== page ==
By Gershom Ndhlovu
History has that nasty tendency—to repeat itself.
Thank you, James Lukuku, former New Revolutionary Party (NRP) national secretary, for “confirming” what we always suspected since the days of former President Chiluba’ attempt to go for a third term.
At that time, chiefs, churchmen, some non-governmental organisations and characters of all hues and shades would allow themselves to be assembled to the public calling for Chiluba to go for a third term.
For some of us who were unfortunate to work in state-owned newspapers, it was such a pain in the wrong place to be subjected to write stories from statements brought to newspapers from State House, sneaked in by District Administrators or brought by brazen NGO leaders, all supporting the third term.
A group of radical journalists could whisper among themselves about the possibility of money exchanging hands for people to be so paraded. Some gullible people even had the chance of being accommodated at exotic lodges such as Lilayi Lodge for a reward of a moment’s appearance on TV and their names appearing in newspapers.
The most unforgettable episode of that Third Term tragic-comedy was the 90 Pentecostal pastors bussed from
What was unfortunate at the time was the conspiracy of heads of state-owned media institutions who could alter the outlook of the next day’s paper even when it was about to go for printing if a statement came through State House or certain influential NGOs of the time supporting the third term. It was sickening!
If what Lukuku has exposed, and indeed chief government spokesman and minister of information Mike Mulongoti has admitted, that the MMD “helps” smaller parties, the nation should shudder to think about what “help” the chiefs who have joined the “Vote Rupiah Banda” chorus receive through the District Administrators who always seem to be there when the statements are made and, indeed, all others who have suddenly fallen in love with the man who shares his name with the currency of Indonesia which he used to boast about in the past.
Surely, political parties that have no money have no reason to exist if they are going to be parasites of the ruling party. Strangely enough, these opposition parties come up with all sorts of absurd statements not only against other opposition parties, but flabbergasting statements in support of the ruling party at venues that straight forward opposition leaders just dream about.
If it is alright for the MMD to support other parties through the back door, why has it always opposed suggestions by citizens to the Constitution Review Commissions that have been constituted under its watch, that government should financially support political parties particularly those with members of parliament?
If the MMD is able to dish out money like it allegedly did to the NRP recently, can someone explain if the ruling party has liquidated the huge debt it had a few years ago which resulted in one former trustee even losing his farm because he used it as collateral for the party’s debt?
May be it is time, MMD members and the nation at large demanded to see the MMD’s statement of accounts since it has been in government for 17 years now and it is therefore “public property”, to see where it gets its money from and how it spends it. This is the only way citizens will clear their minds that “ako kanono” given to someone was not from state coffers.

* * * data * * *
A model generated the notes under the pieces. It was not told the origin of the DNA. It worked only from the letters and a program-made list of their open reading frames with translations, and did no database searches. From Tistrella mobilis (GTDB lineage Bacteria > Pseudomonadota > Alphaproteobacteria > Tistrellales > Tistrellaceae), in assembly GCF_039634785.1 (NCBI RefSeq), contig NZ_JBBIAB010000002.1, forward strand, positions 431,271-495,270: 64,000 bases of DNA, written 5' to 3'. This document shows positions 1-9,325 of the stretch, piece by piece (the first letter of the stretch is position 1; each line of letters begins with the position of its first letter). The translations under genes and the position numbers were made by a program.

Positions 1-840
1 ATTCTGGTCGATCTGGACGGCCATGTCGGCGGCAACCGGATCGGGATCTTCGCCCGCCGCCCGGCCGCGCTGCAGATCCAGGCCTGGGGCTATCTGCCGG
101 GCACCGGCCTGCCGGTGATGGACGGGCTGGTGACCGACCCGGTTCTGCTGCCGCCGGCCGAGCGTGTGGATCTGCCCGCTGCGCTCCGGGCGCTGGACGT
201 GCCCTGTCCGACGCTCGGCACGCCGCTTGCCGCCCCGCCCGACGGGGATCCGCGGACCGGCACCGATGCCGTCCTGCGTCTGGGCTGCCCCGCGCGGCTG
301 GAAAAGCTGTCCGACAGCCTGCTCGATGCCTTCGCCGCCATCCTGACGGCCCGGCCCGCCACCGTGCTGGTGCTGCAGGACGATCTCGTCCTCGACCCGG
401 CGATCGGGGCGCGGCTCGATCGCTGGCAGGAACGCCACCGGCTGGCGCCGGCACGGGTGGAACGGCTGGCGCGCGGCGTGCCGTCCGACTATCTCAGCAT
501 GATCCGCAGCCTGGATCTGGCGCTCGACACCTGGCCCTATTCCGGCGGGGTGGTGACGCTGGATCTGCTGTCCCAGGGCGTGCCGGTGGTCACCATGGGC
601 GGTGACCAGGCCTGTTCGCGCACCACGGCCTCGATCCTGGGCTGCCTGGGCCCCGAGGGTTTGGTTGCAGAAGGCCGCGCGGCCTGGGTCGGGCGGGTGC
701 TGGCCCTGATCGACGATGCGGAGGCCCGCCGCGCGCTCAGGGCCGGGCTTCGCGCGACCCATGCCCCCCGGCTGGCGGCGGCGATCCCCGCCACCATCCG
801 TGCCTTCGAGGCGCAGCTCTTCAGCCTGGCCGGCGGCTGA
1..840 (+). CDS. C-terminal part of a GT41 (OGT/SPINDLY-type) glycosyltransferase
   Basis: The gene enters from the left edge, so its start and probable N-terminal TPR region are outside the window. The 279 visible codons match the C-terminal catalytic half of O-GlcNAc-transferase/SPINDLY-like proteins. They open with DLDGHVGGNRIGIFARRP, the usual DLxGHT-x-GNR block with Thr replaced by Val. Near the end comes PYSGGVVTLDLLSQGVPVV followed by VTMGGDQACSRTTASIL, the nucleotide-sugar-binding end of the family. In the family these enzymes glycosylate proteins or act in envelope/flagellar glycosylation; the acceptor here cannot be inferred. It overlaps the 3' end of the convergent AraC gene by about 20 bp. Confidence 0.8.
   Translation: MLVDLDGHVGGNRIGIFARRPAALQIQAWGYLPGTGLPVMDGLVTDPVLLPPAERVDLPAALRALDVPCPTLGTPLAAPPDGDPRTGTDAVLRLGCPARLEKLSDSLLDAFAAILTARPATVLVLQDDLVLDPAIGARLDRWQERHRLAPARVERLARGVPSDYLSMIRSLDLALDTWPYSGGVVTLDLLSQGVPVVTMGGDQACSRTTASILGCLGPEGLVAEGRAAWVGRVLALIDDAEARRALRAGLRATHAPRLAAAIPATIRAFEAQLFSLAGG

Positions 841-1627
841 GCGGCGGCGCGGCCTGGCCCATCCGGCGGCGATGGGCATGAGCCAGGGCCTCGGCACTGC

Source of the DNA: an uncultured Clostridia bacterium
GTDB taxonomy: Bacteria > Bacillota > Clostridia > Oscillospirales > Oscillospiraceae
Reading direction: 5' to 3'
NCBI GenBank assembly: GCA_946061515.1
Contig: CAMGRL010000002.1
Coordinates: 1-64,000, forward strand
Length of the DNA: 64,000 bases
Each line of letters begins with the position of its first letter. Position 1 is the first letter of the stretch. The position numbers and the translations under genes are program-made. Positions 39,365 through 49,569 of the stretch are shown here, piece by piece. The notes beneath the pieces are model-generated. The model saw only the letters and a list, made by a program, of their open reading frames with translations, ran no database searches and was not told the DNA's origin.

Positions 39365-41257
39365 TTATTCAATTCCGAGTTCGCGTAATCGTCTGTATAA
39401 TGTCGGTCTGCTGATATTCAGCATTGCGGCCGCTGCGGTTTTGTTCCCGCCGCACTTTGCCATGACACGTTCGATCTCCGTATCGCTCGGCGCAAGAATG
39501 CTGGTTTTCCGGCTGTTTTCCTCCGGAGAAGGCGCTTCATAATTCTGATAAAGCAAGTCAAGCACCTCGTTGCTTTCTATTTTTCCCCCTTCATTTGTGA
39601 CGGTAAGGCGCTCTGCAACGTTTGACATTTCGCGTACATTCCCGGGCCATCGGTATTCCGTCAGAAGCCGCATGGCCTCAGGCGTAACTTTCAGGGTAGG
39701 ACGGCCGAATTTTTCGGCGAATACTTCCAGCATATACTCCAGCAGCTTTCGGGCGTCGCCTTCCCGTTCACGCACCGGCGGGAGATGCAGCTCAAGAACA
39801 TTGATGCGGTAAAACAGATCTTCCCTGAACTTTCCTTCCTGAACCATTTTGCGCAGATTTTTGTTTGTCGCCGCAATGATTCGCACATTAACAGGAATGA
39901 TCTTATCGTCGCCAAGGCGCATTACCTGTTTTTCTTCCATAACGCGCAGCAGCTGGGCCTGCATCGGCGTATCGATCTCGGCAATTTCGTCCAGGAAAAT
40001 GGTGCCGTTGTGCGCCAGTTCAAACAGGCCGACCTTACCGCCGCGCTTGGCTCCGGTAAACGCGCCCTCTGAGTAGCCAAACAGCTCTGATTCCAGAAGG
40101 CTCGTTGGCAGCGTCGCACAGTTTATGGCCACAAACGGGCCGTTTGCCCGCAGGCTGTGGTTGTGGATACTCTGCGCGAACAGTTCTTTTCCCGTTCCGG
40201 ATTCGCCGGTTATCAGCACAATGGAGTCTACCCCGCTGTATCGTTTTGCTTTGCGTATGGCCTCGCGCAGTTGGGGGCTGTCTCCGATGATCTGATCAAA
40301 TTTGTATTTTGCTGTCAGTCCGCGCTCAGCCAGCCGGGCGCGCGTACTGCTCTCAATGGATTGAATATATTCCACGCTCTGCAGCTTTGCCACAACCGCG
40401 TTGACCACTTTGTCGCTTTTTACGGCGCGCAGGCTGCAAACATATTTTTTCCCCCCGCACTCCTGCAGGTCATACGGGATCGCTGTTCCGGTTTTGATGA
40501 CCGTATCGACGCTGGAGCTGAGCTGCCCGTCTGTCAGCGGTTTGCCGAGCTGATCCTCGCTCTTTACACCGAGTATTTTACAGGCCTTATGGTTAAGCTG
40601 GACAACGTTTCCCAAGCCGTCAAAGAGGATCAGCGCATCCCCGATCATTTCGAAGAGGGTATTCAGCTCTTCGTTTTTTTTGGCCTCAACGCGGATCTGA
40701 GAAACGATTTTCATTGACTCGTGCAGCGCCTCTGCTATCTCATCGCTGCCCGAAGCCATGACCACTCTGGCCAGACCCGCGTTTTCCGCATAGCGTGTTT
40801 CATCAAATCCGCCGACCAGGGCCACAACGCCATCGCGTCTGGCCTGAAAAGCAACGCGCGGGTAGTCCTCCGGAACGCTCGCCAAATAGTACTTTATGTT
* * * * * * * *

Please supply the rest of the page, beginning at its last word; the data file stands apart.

The country has had an opportunity to learn from the episode of the plunder of national resources for which former President Chiluba is facing court charges. The people need to be alert to be on guard against such nefarious activities by leaders.
Zambians living today should make their leaders accountable because they, themselves, will be answerable to more enlightened future generations who would question why the country they would inherit will have been left in a mess even when it was endowed with plenty of natural resources.
The NRP case needs to be taken up by all governance institutions such as the Anti-Corruption Commission, Electoral Commission of Zambia, Human Rights Commission and related NGOs to get down to its root. Those found culpable, whoever they are, must be prosecuted in accordance with the law. My worry though is that when it is an opposition party involved, such institutions move in even swifter than lightning.
Am I surprised that Information and Broadcasting permanent secretary Emmanuel Noel Kapaipi Nyirenda has banned live phone in programmes on private radio stations? No, I am not.
Nyirenda was, under Kaunda’s regime, plucked out of the media to go and work as a diplomatic at the Zambian High Commission in London and he was recalled, he was posted to Cabinet Office were he worked as an under secretary. In 1992 he was appointed as Zambia Daily Mail managing editor until 1995 when he was transferred to the Times of Zambia in the same capacity.
Nyirenda changed the way the two newspapers reported and wrote stories to an extent where his legacy still remains, almost six years after he left the Times. Reporters always kicked off stories with a reaction from government and relegated whatever anybody said against the government to the very last paragraph or paragraphs.
Nyirenda’s reasons for banning live phone in programmes do not hold water because he knows the existence of the laws of civil and criminal libel for which whoever falls short of the same, is hauled before the courts of law and where liable, they pay damages or go to jail.
Equally, in terms of biased coverage under the electoral laws, liable media organisations are supposed to be carpeted by the Electoral Commission of Zambia which would impose whatever penalties are prescribed under that law.
QFM and other radio stations should have been subjected to the same existing laws rather than be banned by the whims and caprices of a permanent secretary who probably wants to secure himself a job in the new administration.